After a day of touring, it’s time to relax with tea at the elegant Birks Café, or perhaps take high tea at the Ritz-Carlton (every day from 1:30 to 5:30 pm) before settling down to dinner at its attendant restaurant, Maison Boulud, the brainchild of renowned French chef Daniel Boulud. Speaking of the top tables in town, one would also want to consider the always innovating, world-class Toqué! (the creation of Grand Chef Relais Châteaux Normand Laprise), the top-rated, self-explanatory Aix Cuisine du Terroir, or the spacious elegance and inventive French menu of Decca 77.

Day 2: If you’d prefer to strike out on your own, hop a ferry from the Jacques-Cartier Quay in the Old Port to Parc Jean-Drapeau on the pastoral Île Ste-Hélène for one of the most spectacular views of the Montreal city skyline. Île Ste-Hélène is also host to La Ronde, a
Six Flags amusement park with more than 40 rides.

And the fun doesn’t end there: the Casino de Montréal, located right next to Île Ste-Hélène on Île Notre-Dame (home of the old Expo 67 site, the remnants of which are open for exploring), is Canada’s largest casino. Open 24 hours a day, the Casino – in the final stages of an extensive redesign – also features a range of live entertainment and eating options, such as the “buffet gourmand” Pavillon 67. With winnings in hand, that afternoon strike out for two of the city’s key must-see destinations: the Biodôme (comprised of four fascinating “Ecosystems of the Americas” featuring more than 4,800 animals representing 230 different species), and Botanical Garden (over 22,000 plant species makes it one of the world’s largest). If time isn’t an issue, opt for the three-attraction package which includes the Biodome, the Insectarium and the Montreal Tower Observatory, which rises above the awe-inspiring Olympic Stadium.

And whether for lunch or dinner, Schwartz’s Hebrew Delicatessen – internationally renowned for their smoked meat sandwiches, situated on Montreal’s historic St-Laurent Blvd., known to locals as “The Main” – is a must when it comes to completing your quintessential Montreal experience. For a nightcap try cocktails on the cosmopolitan Crescent Street (also prime shopping territory during daylight hours) in the downtown core, known for inviting pubs like Hurley’s Irish Pub, Brutopia and Winnies, popular with both Montrealers and visitors alike.

montreal bike

Day 3: On this, the third and final day, you’ve got some decisions to make… Perhaps a little exercise is in order after all the primo eating, in which case bike rentals from Montreal on Wheels or My Bicyclette may be in order. Or for even more fun, take a three-seat or six-seat quadricycle for a spin in the Old Port, or a pedal boat in the secure Bassin Bonsecours amidst the quays, with the help of Ecorecreo.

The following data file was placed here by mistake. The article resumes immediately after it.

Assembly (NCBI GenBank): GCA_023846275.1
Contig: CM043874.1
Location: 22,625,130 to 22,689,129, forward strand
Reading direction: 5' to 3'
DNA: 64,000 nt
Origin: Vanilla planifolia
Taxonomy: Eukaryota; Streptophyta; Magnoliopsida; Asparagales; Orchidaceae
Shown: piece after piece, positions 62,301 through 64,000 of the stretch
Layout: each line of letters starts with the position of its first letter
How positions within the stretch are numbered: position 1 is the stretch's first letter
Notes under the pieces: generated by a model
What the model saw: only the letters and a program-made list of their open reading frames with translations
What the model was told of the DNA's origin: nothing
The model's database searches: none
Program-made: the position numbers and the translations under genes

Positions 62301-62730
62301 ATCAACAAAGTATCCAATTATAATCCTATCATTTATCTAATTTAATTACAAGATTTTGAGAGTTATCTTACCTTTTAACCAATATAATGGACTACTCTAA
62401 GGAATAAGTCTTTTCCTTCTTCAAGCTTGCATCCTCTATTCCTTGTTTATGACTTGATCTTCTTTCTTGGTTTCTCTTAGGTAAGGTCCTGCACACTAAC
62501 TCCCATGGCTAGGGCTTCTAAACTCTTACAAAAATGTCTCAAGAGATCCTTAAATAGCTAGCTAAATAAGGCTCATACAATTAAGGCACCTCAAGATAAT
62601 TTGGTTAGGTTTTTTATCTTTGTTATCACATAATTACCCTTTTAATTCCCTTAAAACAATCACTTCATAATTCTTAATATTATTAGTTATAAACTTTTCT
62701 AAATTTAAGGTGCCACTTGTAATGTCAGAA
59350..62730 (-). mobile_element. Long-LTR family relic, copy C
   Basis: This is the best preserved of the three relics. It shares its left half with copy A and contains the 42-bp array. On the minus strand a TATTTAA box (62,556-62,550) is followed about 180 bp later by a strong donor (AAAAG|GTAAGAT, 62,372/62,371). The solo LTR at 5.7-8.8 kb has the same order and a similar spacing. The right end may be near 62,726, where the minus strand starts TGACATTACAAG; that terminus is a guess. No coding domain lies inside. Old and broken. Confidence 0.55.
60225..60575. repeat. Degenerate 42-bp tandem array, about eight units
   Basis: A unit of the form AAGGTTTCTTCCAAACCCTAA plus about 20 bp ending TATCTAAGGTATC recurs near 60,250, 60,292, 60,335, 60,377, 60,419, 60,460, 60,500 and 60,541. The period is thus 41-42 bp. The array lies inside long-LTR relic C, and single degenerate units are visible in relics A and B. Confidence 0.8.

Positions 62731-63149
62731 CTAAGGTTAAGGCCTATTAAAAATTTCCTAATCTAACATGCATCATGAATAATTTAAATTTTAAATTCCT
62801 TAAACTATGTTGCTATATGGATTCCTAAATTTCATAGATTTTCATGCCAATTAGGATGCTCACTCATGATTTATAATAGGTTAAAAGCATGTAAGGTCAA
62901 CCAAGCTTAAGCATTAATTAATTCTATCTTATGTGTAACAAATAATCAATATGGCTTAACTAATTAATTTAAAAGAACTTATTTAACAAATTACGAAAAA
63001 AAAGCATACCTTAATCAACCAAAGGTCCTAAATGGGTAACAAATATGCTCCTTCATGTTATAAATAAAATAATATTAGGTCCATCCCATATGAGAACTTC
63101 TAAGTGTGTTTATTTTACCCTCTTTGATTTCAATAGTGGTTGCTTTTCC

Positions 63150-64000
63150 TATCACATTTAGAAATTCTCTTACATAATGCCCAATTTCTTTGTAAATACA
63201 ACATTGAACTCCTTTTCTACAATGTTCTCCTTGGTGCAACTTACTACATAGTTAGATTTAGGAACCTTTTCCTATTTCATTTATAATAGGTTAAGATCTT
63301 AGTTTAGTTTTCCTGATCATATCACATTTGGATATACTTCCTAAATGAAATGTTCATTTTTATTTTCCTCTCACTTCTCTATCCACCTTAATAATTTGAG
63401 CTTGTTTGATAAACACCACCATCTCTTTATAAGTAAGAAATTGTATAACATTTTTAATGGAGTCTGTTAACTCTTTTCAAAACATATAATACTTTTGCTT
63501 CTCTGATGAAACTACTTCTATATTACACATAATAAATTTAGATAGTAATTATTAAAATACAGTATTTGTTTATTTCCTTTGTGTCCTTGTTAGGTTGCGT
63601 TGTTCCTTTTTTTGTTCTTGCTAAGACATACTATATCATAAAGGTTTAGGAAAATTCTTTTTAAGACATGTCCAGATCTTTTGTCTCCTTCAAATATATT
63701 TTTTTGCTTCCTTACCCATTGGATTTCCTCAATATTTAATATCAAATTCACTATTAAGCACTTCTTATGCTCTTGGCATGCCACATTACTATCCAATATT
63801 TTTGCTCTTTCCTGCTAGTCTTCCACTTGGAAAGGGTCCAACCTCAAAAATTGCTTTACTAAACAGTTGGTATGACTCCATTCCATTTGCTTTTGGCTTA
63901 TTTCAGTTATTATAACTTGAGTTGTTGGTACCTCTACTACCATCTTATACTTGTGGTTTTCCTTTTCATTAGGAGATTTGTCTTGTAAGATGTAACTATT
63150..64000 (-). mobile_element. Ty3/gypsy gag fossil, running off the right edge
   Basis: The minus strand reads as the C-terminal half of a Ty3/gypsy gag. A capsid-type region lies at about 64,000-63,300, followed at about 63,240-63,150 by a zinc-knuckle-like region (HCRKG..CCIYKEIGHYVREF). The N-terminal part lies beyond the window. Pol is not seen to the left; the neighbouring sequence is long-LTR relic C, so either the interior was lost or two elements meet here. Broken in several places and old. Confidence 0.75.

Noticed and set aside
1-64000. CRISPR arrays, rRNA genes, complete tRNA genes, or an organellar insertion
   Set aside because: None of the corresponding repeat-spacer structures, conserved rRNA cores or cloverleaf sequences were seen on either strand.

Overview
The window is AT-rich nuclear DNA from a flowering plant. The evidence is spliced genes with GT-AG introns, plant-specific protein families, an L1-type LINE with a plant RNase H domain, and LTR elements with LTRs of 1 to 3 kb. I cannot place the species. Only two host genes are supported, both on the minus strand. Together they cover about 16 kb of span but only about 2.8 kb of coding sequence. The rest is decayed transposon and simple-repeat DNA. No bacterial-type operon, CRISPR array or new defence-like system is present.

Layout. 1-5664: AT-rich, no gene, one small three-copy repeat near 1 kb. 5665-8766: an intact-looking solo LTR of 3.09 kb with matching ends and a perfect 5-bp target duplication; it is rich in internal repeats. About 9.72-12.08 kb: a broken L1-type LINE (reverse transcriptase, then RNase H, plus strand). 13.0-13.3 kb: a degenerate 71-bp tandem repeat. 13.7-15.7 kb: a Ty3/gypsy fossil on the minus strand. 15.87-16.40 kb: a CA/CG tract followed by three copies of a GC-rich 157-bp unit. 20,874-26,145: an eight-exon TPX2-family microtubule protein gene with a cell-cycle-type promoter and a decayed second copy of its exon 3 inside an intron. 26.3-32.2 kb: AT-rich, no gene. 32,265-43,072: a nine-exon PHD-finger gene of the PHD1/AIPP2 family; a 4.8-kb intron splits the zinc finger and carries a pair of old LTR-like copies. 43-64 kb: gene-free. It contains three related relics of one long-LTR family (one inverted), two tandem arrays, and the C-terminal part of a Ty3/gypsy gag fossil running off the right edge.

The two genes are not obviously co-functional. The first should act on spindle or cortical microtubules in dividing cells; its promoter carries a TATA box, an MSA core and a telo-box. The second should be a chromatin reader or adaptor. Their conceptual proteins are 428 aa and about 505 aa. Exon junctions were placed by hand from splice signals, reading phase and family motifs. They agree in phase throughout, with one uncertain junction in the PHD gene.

Conversely, if shopping is calling, you’re only limited by your bank account… or how far you want to walk. Montreal main artery Ste-Catherine Street is a discriminating buyer’s paradise, but still just the tip of the commerce iceberg: below ground, the city’s much-discussed “Underground City” is comprised of no less than 33 km of underground passageways, lined by stylish stores and restaurants, connecting virtually all of the downtown’s shopping hotspots, including Complexe des Ailes, Cours Mt-Royal and Complexe Desjardins among others.

All that simulating works up an appetite, and Montreal’s years-in-the-making Quartier des Spectacles – a strikingly-designed entertainment district with approximately 30 venues of all descriptions – has good eats to go with the good seats. The centrally located Place des Festivals, with its 235-jet fountain, seasonal concert stages and interactive installations (like the current Megaphone project), is lined by top-tier restos such as Brasserie T (the “little sister” of Toqué!), F Bar and the Bistro Le Balmoral, offering French cuisine during the week and live jazz Thursday through Saturday. Be sure look into performances at the Quartier’s many classy and classic venues, such Metropolis, Théâtre de Nouveau Monde, Monument National and, monumental in its own right, the five-theatre Place des Arts complex which anchors the whole. Or maybe, before setting sail, it’s a simple Calèche (horse-drawn carriage) ride – they leave from Old Montreal – that will be the cherry on your Montreal memory.